Opposition curses the decision: Law on freedom of religion in Montenegro declared constitutional
After the Legislative Committee declared the draft law constitutional, DF MP Marina Jocic told MPs from the ruling opposition, "Render unto Caesar the things that are Caesar's, and unto God the things that are God's - you don't respect even that, but remember there is someone above us all"
The Legislative Committee today supported the draft law on Freedom of Religion or Belief and the Legal Status of Religious Communities. Seven members of the committee from the ruling coalition voted in favor of the draft being in accordance with the Constitution, while two, from the opposition, opposed it.
Several hundred priests and nuns and monks of the Montenegrin-Littoral Metropolitanate and the Budimlja-Niksic Diocese opposed to the proposal gathered in front of the Assembly building this morning.
Deputy Prime Minister and Minister of Justice Zoran Pazin said at the session of the committee that the government's intention was to fulfill its constitutional obligations and to with the law guarantee equal rights to everyone in a civil Montenegro.
"By proposing the law on freedom of religion, the government is fulfilling its constitutional and program obligation to ensure equal rights and freedoms to all religious communities and believers in Montenegro, but also to those Montenegrin citizens who are not believers," said Pazin in his introductory address at the session of the Legislative Committee of the Assembly of Montenegro.
Pazin said that in Montenegro, as in other places with the rule of law, ownership of property can only be established by proof of ownership.
"Legal status can be acquired only by registration with a state body, while public cultural property can only be used in accordance with the law," the deputy prime minister stressed.
He assessed that any law that would allow any religious community to enjoy rights that no one else in Montenegro has would be unconstitutional.
"The government has no other intention but to fulfill its constitutional obligation to with this law, in a civil Montenegro, guarantee equal rights and equal effect of the law to all religious communities, to believers of all denominations, but also to those citizens who are not believers," stressed the Deputy PM Pazin.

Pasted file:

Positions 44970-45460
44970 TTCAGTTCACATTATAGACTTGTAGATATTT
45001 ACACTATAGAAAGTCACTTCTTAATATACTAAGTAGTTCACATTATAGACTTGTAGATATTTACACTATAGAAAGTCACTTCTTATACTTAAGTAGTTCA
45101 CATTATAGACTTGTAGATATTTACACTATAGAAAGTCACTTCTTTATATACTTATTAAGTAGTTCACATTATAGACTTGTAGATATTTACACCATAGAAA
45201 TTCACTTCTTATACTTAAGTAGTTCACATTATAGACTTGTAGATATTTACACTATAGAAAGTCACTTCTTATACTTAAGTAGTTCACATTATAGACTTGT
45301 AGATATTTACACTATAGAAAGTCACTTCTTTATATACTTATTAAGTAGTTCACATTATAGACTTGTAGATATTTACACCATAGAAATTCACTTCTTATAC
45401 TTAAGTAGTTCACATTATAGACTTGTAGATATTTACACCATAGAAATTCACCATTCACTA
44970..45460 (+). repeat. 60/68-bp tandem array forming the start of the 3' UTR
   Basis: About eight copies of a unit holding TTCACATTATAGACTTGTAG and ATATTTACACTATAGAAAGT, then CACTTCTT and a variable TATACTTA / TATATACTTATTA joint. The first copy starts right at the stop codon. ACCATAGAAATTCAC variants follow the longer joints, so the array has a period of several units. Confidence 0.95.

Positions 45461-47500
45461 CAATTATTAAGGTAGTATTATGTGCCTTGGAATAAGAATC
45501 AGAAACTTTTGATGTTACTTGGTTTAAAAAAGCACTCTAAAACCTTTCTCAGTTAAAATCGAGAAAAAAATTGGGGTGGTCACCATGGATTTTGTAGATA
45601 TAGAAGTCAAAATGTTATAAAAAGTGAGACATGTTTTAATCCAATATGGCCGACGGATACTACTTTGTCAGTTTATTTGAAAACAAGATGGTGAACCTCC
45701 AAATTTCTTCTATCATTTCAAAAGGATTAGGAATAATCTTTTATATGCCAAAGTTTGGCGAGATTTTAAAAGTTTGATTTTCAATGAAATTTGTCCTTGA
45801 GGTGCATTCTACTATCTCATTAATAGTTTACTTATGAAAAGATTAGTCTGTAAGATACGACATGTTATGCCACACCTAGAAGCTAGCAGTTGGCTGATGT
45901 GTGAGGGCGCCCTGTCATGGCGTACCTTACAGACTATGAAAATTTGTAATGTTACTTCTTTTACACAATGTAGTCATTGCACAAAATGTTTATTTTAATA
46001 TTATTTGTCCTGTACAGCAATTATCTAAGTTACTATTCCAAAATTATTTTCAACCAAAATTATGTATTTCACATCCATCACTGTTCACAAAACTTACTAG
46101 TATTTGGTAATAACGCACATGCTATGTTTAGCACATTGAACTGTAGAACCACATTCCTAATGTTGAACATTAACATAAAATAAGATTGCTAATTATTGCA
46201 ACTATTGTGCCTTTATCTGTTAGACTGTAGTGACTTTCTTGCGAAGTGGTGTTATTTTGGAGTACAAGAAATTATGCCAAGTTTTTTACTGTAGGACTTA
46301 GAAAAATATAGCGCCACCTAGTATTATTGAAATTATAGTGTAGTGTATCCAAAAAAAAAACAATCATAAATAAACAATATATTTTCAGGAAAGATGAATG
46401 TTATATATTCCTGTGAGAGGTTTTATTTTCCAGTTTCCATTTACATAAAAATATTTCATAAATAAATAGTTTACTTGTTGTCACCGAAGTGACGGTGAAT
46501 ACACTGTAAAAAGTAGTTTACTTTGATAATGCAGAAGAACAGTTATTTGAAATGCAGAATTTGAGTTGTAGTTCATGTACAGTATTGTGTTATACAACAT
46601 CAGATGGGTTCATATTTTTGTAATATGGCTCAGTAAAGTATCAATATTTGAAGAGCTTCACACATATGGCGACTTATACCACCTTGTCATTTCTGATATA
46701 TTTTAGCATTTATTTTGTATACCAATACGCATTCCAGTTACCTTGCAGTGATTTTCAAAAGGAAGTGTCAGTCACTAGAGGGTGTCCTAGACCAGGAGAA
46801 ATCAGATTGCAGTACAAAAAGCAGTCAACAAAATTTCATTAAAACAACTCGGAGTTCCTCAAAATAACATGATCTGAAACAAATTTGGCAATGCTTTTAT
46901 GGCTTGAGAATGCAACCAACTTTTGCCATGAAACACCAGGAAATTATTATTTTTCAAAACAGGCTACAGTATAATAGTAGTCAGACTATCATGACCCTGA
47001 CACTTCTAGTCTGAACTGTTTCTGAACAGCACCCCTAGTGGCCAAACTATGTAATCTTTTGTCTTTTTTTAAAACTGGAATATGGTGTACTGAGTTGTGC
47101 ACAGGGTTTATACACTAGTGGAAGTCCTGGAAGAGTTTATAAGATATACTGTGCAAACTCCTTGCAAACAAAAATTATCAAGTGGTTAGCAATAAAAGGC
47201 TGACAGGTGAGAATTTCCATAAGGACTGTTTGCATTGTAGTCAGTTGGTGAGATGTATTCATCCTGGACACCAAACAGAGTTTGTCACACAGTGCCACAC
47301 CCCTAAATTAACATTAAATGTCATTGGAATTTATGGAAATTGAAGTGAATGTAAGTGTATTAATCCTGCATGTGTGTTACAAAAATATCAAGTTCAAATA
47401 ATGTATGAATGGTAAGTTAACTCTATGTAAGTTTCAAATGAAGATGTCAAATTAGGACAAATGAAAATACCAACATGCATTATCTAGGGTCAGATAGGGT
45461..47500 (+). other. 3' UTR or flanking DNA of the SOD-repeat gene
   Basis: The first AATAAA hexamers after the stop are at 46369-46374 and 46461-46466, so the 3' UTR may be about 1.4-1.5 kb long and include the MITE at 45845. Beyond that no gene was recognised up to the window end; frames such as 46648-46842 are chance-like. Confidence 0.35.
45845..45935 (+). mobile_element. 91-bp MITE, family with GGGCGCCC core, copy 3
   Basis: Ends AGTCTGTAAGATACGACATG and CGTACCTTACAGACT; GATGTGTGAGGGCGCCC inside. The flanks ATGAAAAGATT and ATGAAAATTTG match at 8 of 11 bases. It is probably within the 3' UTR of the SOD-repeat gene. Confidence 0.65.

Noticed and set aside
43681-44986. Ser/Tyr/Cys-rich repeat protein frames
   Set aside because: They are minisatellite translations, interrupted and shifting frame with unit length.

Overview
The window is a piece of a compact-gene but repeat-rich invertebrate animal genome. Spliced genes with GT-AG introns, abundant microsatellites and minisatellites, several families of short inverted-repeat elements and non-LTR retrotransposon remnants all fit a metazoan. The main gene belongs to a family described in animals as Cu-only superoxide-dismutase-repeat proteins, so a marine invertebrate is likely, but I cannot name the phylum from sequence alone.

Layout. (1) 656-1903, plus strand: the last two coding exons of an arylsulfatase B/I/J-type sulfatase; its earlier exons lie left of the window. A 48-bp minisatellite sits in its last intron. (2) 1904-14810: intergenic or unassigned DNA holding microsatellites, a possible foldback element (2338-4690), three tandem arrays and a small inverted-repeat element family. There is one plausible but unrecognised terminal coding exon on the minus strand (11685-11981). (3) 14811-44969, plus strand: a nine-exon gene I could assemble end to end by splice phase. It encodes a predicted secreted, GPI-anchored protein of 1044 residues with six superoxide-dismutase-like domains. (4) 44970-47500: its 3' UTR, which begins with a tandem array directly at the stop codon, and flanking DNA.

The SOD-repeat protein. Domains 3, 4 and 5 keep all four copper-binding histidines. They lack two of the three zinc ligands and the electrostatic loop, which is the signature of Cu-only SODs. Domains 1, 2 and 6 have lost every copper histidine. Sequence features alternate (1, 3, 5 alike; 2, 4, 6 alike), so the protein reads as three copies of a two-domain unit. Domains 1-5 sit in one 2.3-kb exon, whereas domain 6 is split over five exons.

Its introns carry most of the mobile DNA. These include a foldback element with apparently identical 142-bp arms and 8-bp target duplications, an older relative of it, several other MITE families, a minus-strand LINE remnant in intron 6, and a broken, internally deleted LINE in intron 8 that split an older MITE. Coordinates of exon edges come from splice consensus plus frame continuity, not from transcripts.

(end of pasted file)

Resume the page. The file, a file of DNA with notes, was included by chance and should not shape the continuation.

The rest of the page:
He assessed that anyone who read the draft law could see that it doesn't contain any provision that places any religious community in a subordinate position, but that instead all provisions of the law are equally applicable to all.
"Also, this draft law doesn't prescribe ad hoc legal rules that specifically apply to religious communities, but introduces all religious communities equally into our legal order. Thus, already established legal rules that apply to other legal entities are related to the registration and records of religious communities that want the state to recognize them as a legal entity," said Pazin.
DF MP Milun Zogovic asked that the draft law be withdrawn from procedure.
"Montenegro does need a law, but one in an atmosphere of dialogue and respect," said Zogovic, adding that 41 members of the Assembly will voted differently from the wishes of 100,000 people in Montenegro.
"Render unto Caesar the things that are Caesar's, and unto God the things that are God's - you don't respect even that, but remember there is someone above us all," said DF MP Marina Jocic.
Liberal Party MP Andrija Popovic said he would support the draft because he believes it is in line with Montenegro's legislative system.
What's in the draft law on Freedom of Religion
The draft envisages that all religious communities must prove they owned church property before 1918, otherwise it will be confiscated.
Although the draft has caused great tensions in Montenegro, top state officials have said they will not withdraw it from parliamentary procedure.
Demands to withdraw the draft law were once again made during a SPC religious rally on Saturday in Niksic, attended by opposition leaders.